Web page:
Touro Dean Eyes Women’s Role in Kabbalistic Tzfat

The Jewish Star, January 27, 2016

By Celia Weintrob
On Rosh Chodesh Shevat, women who attended the Ohel Sara Amen Group in Lawrence enjoyed a lecture by the witty and informative Dr. Henry Abramson about the contribution of women to the Kabbalistic fellowship in Tzfat.

Identifying himself as a “specialist in the history of ideas,” Abramson, dean of the Lander College of Arts and Sciences at Touro College in Flatbush, explained why Tzfat was important as a major incubator of ideas.

“Tzfat, a sleepy little town in the 16th century, never mentioned in the Tanach, experienced an explosion of Jewish spirituality,” he said. “It went from zero to 100 miles per hour over the course of about 80 years” before dying out. But it affected Judaism for the next 400 years. “It would be like having 100 Nobel Prize winners living here in [Lawrence zip code] 11559. Imagine running into them at Seasons! That’s what Tzfat was like.”

“Most women in Tzfat were as literate as their husbands, except it may have been in Portuguese or Spanish rather than Hebrew,” but there are few documented records of women’s voices in the fellowship, mostly hazy glimpses, Abramson said.

However, much is known about Francesca Sarah Fioretta of Modena, who was thought to have had prophetic abilities and was a dream interpreter. After dreaming that all of Tzfat would be destroyed by earthquakes and plagues, the rabbis coordinated a three day community-wide fast, which was followed by another dream that Hashem had accepted their teshuvah.

In this regard, Fioretta’s “authority was equal to that of men,” Abramson pointed out. This versatile woman “was well versed in the Mishna, Zohar and Torah, and gave classes behind a mechitza to men. There were many possibilities for women at that time.”

“The fellowship was quite concerned with the status of women,” he said. “Even the smallest details of conversations between a couple was thought to have deep kabbalistic meaning. The Kabbalah, as a whole, is a deeply gendered system of thought.”


In the 15th century, 20 years before Tzfat took off, the Iberian peninsula was plagued by the Spanish Inquisition. Many Jews left Spain for Portugal, where they had only a brief respite before moved on to Tzfat. But why Tzfat?

Citing the “Abramson rule of history,” the dean said that “money was certainly a big part of it.”

“If you don’t know the reason why something happened, it’s probably due to money,” he said. “In this case, taxes were dramatically lowered by the Ottomans to encourage international trade. It was like the Las Vegas of its time.”

Asked why Jerusalem was not the preferred destination, he said there was no tax incentive in the Holy City, where 300 years earlier there was barely minyan. “We know this because in 1269, when Ramban was there, they had to bring in Jewish farmers from the countryside to make a minyan,” he said.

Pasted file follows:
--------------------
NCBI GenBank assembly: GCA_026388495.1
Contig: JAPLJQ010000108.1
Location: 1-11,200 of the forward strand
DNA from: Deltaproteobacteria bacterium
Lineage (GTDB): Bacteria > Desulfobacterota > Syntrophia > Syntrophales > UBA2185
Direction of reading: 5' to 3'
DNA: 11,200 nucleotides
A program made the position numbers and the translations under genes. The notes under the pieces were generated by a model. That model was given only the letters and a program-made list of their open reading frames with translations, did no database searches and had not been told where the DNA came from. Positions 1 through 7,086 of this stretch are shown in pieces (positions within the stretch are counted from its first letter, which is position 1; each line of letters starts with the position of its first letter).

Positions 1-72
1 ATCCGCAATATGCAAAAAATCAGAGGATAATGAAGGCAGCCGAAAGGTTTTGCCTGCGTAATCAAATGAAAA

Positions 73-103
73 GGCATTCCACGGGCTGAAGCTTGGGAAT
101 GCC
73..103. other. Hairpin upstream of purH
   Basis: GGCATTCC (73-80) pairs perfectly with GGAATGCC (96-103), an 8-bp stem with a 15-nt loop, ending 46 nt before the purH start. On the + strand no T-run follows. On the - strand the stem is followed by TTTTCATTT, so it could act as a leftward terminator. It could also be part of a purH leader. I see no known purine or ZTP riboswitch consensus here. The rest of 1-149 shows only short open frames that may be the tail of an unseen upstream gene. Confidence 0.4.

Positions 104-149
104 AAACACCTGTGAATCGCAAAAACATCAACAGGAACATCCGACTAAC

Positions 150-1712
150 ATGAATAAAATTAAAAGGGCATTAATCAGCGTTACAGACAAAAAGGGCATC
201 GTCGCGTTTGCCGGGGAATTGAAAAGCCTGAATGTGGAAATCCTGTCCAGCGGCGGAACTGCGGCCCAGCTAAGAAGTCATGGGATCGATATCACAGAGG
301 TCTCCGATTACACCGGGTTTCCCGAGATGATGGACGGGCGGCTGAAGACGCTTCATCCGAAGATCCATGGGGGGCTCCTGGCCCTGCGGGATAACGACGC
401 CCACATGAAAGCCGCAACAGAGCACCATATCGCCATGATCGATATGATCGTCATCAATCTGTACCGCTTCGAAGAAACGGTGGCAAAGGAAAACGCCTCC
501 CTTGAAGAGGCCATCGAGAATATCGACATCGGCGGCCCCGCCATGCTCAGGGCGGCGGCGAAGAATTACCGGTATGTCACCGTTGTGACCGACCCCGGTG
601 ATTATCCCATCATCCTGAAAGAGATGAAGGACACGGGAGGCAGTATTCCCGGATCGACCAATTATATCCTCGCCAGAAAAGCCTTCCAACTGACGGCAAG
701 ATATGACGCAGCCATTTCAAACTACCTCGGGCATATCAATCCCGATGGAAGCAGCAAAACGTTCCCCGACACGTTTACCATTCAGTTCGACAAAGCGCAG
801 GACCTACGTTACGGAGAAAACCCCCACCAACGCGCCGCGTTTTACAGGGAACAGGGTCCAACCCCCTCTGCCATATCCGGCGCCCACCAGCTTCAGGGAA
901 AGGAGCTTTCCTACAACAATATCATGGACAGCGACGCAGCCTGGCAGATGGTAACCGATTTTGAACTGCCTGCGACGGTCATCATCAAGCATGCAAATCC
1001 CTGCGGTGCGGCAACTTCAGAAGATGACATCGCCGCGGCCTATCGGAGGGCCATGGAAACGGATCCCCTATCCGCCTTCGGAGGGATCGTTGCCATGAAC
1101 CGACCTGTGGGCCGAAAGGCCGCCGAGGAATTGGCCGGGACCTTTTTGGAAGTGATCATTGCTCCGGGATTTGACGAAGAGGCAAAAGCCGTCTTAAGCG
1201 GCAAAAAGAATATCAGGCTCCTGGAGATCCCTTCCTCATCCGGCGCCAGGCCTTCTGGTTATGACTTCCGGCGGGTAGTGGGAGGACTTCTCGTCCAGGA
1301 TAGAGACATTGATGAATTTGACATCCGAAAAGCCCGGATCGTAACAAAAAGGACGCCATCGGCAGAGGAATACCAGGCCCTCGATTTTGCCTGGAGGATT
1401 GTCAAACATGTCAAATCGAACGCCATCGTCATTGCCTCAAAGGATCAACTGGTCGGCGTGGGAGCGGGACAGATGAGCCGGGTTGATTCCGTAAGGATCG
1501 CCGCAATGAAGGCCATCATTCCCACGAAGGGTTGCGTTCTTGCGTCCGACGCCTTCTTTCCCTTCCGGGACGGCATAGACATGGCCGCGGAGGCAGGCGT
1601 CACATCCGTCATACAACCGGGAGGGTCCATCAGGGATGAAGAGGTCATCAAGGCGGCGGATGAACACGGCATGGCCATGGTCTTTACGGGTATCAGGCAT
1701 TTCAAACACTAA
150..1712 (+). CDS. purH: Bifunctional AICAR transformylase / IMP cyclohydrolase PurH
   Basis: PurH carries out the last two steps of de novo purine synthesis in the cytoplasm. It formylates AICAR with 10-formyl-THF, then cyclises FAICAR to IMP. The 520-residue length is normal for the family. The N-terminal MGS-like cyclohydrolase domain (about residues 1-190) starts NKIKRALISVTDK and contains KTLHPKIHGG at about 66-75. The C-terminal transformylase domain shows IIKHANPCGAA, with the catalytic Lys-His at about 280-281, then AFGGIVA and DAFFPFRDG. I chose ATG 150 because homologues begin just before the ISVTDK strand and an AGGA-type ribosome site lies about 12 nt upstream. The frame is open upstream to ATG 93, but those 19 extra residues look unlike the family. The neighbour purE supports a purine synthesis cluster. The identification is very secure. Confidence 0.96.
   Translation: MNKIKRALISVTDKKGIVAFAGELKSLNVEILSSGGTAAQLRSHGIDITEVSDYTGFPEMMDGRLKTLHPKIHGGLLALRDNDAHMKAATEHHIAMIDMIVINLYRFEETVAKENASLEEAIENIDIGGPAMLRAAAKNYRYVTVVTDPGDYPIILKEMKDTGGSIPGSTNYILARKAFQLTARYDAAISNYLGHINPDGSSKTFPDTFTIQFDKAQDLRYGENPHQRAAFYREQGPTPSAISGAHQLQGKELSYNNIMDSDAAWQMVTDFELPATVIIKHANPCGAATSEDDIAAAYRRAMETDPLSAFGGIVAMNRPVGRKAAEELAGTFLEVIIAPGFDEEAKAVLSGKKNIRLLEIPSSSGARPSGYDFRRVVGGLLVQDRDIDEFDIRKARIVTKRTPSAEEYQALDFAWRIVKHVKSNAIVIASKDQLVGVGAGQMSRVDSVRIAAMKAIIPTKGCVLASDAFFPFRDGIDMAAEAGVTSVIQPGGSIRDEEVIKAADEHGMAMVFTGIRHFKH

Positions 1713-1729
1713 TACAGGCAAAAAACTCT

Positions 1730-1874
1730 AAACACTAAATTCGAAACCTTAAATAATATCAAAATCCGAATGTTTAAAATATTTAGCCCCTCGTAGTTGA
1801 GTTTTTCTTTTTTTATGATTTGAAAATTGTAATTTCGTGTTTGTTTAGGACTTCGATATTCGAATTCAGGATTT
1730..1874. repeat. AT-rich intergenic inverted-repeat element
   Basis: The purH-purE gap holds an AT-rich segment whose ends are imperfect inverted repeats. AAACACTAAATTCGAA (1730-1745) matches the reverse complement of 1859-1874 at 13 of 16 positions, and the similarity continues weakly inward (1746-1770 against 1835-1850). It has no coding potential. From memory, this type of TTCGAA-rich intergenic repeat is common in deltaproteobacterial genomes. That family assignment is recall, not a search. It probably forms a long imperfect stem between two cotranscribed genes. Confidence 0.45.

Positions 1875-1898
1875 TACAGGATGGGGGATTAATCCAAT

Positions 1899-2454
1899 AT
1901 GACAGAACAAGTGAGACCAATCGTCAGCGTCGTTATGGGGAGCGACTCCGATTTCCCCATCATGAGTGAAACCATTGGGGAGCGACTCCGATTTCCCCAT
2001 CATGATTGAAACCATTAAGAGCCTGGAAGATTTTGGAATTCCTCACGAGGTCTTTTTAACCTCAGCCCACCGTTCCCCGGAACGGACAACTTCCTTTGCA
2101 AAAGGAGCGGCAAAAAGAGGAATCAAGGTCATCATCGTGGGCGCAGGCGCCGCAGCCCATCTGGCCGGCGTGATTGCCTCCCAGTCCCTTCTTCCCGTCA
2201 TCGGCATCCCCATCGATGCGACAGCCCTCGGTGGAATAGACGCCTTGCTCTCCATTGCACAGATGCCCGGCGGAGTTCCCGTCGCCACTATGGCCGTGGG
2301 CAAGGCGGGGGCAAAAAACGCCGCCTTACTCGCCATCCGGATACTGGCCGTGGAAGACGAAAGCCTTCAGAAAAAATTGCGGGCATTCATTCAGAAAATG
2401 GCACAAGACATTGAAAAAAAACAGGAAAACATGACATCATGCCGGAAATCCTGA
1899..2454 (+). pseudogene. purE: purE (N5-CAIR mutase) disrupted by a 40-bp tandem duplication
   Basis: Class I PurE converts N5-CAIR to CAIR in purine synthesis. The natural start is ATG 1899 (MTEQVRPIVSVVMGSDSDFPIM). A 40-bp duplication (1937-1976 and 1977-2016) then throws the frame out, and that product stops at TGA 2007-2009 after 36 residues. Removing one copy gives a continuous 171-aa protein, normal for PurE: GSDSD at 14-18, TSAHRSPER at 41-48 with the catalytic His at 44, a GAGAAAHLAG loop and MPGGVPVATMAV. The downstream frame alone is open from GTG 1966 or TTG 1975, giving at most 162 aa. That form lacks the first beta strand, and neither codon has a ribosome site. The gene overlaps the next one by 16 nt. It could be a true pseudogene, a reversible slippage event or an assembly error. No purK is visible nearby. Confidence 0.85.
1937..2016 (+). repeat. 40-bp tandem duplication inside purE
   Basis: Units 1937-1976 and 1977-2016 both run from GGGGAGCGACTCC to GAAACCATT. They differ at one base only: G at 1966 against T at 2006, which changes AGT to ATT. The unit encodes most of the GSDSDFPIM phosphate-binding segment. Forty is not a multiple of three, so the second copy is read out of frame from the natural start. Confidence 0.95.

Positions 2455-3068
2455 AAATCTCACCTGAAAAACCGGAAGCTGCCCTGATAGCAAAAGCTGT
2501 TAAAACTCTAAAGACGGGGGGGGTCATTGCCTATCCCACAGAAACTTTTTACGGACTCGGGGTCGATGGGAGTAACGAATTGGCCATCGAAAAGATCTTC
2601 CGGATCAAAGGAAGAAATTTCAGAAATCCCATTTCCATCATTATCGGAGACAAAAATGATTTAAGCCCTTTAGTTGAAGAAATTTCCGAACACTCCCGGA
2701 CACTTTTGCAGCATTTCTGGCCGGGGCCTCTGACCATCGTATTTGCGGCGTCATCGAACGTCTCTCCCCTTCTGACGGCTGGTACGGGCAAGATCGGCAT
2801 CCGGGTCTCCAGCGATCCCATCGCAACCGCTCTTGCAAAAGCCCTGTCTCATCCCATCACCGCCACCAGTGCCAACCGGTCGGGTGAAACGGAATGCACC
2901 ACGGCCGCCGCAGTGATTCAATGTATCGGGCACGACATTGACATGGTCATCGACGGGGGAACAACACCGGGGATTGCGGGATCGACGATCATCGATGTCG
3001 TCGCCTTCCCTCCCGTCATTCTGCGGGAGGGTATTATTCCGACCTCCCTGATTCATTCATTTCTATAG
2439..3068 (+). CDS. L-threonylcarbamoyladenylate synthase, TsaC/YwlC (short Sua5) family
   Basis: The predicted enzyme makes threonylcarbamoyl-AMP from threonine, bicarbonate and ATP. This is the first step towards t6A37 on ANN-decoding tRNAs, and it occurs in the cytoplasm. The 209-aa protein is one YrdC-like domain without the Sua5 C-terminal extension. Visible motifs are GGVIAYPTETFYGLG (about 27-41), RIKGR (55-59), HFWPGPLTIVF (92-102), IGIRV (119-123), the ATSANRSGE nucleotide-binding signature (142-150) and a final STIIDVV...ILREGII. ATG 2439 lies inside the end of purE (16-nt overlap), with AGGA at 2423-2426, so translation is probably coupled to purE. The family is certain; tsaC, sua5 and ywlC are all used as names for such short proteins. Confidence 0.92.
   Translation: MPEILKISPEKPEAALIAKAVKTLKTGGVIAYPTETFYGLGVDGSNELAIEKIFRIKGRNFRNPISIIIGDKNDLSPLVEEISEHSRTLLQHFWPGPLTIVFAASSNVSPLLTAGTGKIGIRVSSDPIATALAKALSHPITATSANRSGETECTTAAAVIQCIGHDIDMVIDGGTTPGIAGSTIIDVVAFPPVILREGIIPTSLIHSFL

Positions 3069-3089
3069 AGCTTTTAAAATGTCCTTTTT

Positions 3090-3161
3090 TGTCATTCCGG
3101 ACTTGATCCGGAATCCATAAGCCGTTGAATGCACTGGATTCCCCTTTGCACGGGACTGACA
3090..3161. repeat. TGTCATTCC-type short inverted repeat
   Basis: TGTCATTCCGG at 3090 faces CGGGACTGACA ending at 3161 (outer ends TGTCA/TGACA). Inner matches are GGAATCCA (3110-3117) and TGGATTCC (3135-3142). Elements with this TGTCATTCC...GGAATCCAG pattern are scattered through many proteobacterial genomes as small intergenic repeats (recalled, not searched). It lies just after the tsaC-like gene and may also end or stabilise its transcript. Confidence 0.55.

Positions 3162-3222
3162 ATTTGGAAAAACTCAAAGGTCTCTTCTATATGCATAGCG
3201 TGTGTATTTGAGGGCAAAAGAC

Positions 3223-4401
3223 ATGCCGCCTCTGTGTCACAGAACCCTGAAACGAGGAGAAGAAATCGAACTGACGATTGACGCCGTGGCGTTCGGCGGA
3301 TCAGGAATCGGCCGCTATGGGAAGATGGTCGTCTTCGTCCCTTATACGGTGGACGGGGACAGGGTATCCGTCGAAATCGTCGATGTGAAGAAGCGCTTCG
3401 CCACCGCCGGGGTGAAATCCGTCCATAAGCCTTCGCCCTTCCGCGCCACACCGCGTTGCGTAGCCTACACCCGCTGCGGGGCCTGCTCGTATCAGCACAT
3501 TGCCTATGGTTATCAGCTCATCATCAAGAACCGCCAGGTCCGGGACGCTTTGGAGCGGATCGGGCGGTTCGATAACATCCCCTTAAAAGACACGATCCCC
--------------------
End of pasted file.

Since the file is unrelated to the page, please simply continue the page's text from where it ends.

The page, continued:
For 80 years, Tzfat attracted the finest Jewish minds. Shlomo Alkabetz, known for writing L’chah Dodi, was one of the first to arrive, around the year 1500.

“Alkabetz was known for wandering around the countryside, leaving himself open to spiritual vibrations, and he located many graves of tzaddikim that way,” said Abramson. “Maybe not a scientifically or archeologically sound methodology, but this creative element built up Tzfat’s notability, as well as the new industry of spiritual tourism.”

The elder statesman of Tzfat was Yosef Caro, author of the Shulchan Aruch, whose halachic insights seemed to derive from kabbalistic inspiration as much as conventional book-learning, Abramson said. Moshe Cordovero, Alkabetz’s son-in-law, who authored Pardes Rimonim and Tomer Devorah in the early days of printing, is famous for creating a systematic guide to Kabbalah with chapters and titles, in what we now think of as Western style. Students flocked to Cordovero.

Then the Arizal, Isaac Luria, arrived in Tzfat from Egypt, and he studied with Cordovero until Cordovero died about a year later. Luria himself died shortly afterward. This group was very big on ascetic living and ritual self mortification, but they worked together as a chavurah (fellowship), gathering each night to discuss what they had done wrong during the day and how to fix it.

“Are you aware of the smicha controversy?” Abramson asked his audience. “This too started in Tzfat.” Smicha (rabbinic ordination — literally, laying on of hands) came about at this place and time. In Jewish tradition, Moshe transferred leadership and authority by laying hands on Yehoshua, who did the same with the nevi’im, and so on. In the second Temple period, this was lost as an institution. Yaakov Beirav came up with the idea to reconstitute smicha for the first time in 1,500 years, seeking to endow the title rabbi with a new level of authority and respect.

“His justification was that we are the greatest Jewish minds of the day, and as such are well-suited to determine who should hold rabbinic authority,” Abramson said.

As for parnassah, Abramson cited plentiful and well-preserved Ottoman tax records that indicated the Tzfat rabbis were supported by the community.

“However, the Arizal was an international pepper merchant. The very last thing he said was, ‘Please pay all my creditors’.”

The Ohel Sara Amen Group, in memory of Sarit Marton, a’h, meets each Rosh Chodesh at 8:15 am in Lawrence, with a lecture at 9:30 following morning brochas, Shacharit and Hallel. The group is open to all women, and provides shiurim, classes, and other programming throughout the month. There is no charge to attend. For further information, call 718-327-7040 or email

This article appeared in The Jewish Star on January 27, 2016:,6766

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